Politically conscious academicsSo-called academics once politicised institutions and destroyed academia. But reading culture is catching up.
A few discussions and seminars that I have attended in the past few weeks have made me pensive regarding the political awareness of academics. In one of them, some people from the audience hurled a barrage of questions at me. I realised I was speaking for those sahakarmis or fellow workers who have long left the field. Some have become political leaders, some part of think tanks, while some are dead. I felt like the English poet Thomas Gray (1716—1771) who wrote a famous elegy in a country churchyard with these words, ‘Now fades the glimm'ring landscape on the sight, And all the air a solemn stillness holds.’ The occasion was not quite solemn, I must confess. Instead, it was restive and gnawing in character.
People were curious to know which of the two major political parties—Nepal Communist Party or Nepali Congress—did I belong to. The youths were conditioned to see the dichotomous minuscule universe. I am always a supporter and promoter of a liberated political consciousness, but what I was facing on those occasions was far from that. Working as a teacher at the Tribhuvan University, now in the 49th year, I thought I should share my experience, especially about the politically conscious academics.
Two big questions shape this phenomenon: did the academics promote the right kind of political consciousness or did they promote a culture of only wallowing in the turbid political waters? What prompted me to ask these questions is the growing failure of the above two major political parties to play significant roles in the very important times of Nepali history.
I want to invoke two styles the Augustan age poets and satirists John Dryden and Alexander Pope used frequently to talk about political and economic matters: lampoon and raillery. Though lampoon hits directly, it is said, the effect of fine raillery is even stronger. Last week, in Kantipur, CK Lal wrote a 'fine raillery' about the Nepali Congress hinting at their euphoria after their gains in the by-elections.
‘The Nepali Congress too received the opportunity to be satisfied with the results of the by-elections. To be able to retain the position of the second party despite the politics without ideological strength, ineffective leadership, chaotic party organisation, unenthusiastic supporters, and party workers without agenda, is not an ordinary achievement’ (Translation mine), Lal wrote.
Lal, who is well known for his strong critical perceptions, does not always use raillery—good-humoured teasing—but when he uses it, he is on point, like in the Kantipur piece.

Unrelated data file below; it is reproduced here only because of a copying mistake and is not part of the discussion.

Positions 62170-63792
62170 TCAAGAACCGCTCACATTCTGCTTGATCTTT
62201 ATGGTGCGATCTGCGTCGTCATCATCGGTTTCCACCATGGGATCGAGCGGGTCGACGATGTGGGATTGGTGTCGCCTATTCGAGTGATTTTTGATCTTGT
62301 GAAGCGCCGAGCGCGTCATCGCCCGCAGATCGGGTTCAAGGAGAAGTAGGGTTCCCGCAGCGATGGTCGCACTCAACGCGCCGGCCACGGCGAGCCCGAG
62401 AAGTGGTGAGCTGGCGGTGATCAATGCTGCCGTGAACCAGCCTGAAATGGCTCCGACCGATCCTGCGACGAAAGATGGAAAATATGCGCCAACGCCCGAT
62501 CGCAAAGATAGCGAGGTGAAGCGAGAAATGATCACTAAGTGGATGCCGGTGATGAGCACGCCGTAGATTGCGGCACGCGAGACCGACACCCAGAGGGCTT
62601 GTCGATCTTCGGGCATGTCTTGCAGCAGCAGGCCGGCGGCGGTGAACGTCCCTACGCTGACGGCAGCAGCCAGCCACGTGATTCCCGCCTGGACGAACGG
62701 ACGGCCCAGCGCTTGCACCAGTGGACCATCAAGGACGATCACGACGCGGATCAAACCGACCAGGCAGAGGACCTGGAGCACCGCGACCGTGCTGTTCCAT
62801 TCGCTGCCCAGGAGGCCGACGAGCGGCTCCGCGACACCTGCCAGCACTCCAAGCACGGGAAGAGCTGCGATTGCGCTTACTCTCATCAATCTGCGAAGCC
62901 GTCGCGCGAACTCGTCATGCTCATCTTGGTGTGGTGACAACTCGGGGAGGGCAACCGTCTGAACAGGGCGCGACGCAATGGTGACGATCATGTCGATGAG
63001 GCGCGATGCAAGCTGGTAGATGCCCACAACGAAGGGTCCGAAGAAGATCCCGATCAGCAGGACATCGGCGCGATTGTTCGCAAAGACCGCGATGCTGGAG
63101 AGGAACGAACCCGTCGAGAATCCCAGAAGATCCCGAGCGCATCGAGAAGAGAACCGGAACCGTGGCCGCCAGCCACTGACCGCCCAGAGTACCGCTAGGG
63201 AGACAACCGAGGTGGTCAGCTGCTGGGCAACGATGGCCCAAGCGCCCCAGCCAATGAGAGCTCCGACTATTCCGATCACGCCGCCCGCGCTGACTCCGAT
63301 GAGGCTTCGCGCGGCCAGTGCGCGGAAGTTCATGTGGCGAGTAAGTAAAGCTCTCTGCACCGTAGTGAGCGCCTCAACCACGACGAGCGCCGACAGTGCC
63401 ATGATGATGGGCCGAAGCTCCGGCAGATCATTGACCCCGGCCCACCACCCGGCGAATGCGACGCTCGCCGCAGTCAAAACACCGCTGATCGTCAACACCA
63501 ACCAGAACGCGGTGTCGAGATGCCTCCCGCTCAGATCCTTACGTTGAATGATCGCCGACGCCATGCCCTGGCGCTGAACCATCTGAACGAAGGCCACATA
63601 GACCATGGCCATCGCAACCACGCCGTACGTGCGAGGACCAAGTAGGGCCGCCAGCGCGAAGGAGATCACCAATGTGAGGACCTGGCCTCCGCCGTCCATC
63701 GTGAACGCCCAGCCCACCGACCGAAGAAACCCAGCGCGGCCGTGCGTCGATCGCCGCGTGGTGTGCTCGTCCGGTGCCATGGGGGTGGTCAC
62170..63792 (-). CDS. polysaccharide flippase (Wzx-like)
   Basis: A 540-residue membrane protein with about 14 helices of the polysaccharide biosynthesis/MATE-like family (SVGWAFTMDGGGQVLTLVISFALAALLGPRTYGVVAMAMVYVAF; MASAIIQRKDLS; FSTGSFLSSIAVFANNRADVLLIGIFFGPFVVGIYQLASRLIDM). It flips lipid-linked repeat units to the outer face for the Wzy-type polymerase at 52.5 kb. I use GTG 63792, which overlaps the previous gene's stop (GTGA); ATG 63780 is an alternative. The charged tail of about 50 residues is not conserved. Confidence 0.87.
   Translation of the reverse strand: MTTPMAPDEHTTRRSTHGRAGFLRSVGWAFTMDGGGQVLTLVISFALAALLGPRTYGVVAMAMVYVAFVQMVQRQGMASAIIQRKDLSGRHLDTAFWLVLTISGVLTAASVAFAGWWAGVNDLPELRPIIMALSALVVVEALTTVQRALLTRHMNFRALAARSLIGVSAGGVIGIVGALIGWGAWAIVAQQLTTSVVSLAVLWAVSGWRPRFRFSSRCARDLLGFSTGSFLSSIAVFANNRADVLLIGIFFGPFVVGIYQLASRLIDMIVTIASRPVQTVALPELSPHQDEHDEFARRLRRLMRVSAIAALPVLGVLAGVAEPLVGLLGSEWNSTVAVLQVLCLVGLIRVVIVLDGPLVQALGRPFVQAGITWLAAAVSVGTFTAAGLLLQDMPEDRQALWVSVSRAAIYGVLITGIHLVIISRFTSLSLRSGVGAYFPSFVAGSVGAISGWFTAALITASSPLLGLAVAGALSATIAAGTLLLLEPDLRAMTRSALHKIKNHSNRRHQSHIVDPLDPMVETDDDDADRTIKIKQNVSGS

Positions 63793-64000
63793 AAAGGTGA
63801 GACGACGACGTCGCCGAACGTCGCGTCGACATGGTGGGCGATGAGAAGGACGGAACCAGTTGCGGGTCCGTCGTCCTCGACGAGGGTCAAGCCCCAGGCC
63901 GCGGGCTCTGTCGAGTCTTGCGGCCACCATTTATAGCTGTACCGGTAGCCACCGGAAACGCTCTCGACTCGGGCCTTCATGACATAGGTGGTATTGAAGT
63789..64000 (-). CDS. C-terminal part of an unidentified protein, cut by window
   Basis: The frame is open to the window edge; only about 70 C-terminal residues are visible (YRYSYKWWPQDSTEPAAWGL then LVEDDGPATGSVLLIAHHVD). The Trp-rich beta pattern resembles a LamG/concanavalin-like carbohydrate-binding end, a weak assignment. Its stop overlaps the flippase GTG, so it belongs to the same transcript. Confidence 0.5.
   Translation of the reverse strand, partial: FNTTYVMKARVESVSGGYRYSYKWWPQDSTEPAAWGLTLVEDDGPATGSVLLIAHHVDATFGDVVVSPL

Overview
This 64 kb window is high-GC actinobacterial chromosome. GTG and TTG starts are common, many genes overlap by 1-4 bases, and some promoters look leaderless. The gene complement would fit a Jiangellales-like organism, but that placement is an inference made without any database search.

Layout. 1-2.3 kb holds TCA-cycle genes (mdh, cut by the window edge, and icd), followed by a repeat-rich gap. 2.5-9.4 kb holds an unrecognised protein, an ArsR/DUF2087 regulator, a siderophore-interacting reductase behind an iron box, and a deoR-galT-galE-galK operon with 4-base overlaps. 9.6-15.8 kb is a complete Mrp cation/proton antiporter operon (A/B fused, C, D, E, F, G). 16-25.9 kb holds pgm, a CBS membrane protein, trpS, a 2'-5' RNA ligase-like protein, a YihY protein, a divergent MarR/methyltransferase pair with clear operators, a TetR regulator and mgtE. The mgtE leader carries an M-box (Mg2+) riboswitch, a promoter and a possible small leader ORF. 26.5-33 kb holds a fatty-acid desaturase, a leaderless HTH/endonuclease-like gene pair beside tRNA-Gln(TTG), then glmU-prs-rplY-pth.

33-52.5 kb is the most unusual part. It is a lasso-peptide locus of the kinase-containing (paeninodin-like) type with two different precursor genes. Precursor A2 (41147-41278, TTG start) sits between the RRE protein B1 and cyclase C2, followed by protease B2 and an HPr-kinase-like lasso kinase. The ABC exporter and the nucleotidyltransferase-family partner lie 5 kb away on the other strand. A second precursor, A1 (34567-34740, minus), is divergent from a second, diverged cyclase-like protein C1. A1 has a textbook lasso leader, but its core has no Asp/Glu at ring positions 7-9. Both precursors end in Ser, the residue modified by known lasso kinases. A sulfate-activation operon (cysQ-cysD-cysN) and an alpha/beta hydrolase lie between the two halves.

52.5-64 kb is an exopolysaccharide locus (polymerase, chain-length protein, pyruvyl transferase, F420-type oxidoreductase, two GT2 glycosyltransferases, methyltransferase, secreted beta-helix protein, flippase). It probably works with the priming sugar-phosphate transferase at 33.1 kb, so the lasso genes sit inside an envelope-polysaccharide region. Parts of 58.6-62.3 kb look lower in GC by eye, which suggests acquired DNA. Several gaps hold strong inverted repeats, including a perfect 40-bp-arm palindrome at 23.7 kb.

Another critique of the communist party and its government comes from a Marxist economist and scholar Hari Roka. Roka wrote in Kantipur daily, ‘you can only say this looking at the state of the Communist Party of Nepal, this party is not even living up to the spirit of the revisionist ideology of Edward Bernstein, let alone to the 'originality' of Marxist ideology.’ (Translation mine). I closely share Roka's next observation. In conclusion, he says, the next cause of the crisis in Nepali politics is because there is no reading culture.
The spirit of the democratic socialism as enshrined in the constitution, Roka warns, appears to be getting lost in the maze of this culture of no reading. That is why, he says, Nepalis are condemned to leave the country by land, air and water routes in search of work and meaning, even if it requires taking loans. Hari Roka, an erstwhile strong Maoist supporter, has been trying to create a common forum for people holding different ideologies to come and share their free ideas. I have attended some and spoken in one of them. Promoting the free exchange of ideas requires a culture of reading, which is sorely lacking these days.
This leads me to question: What role are the politically conscious academics playing in today's politics? Further, are we speaking about the academics' role as teachers and promoters of reading culture among the graduates or among the politicians whose parties they joined or supported eventually? I have seen and worked with some serious academics at the university. But I have also seen, by the same token, a slow degeneration of the reading culture in the same environment. Either we did not have any leverage to push the graduates to study, or we did not think the exercise necessary when we openly became supporters of either of the two parties.
The faculties have been losing the spirit of studying and the promotion of the same for various reasons. Academics tend to be arrogant since they assisted the political parties, frankly, to take over the universities and to occupy the sources of free-thinking. They tend to be manipulating not only the political matters but also the sources of finances including the illegal selling of university land.
Reports of such grabbing by land mafia are rife. And that is dangerous because those who were a party to the above process affected all the other academics—who became powerless. The sincere academics' loss of power is the loss of the spirit of academic practice. We are all caught in the mess.
But that is not the end of the story. We are doing our best to keep the academic spirit alive. Despite the government's anti-book drive, and the racketing of political cadre makers, we can see the culture of reading catching up again.
Then what is the relationship of the two parties critiqued above with the politically conscious academics? My contention is that politically conscious academics still have some important role to play. That can be fulfilled by taking up the cudgel to lure people to come together—to read, interact and create an effective order of civil society.
What do you think?
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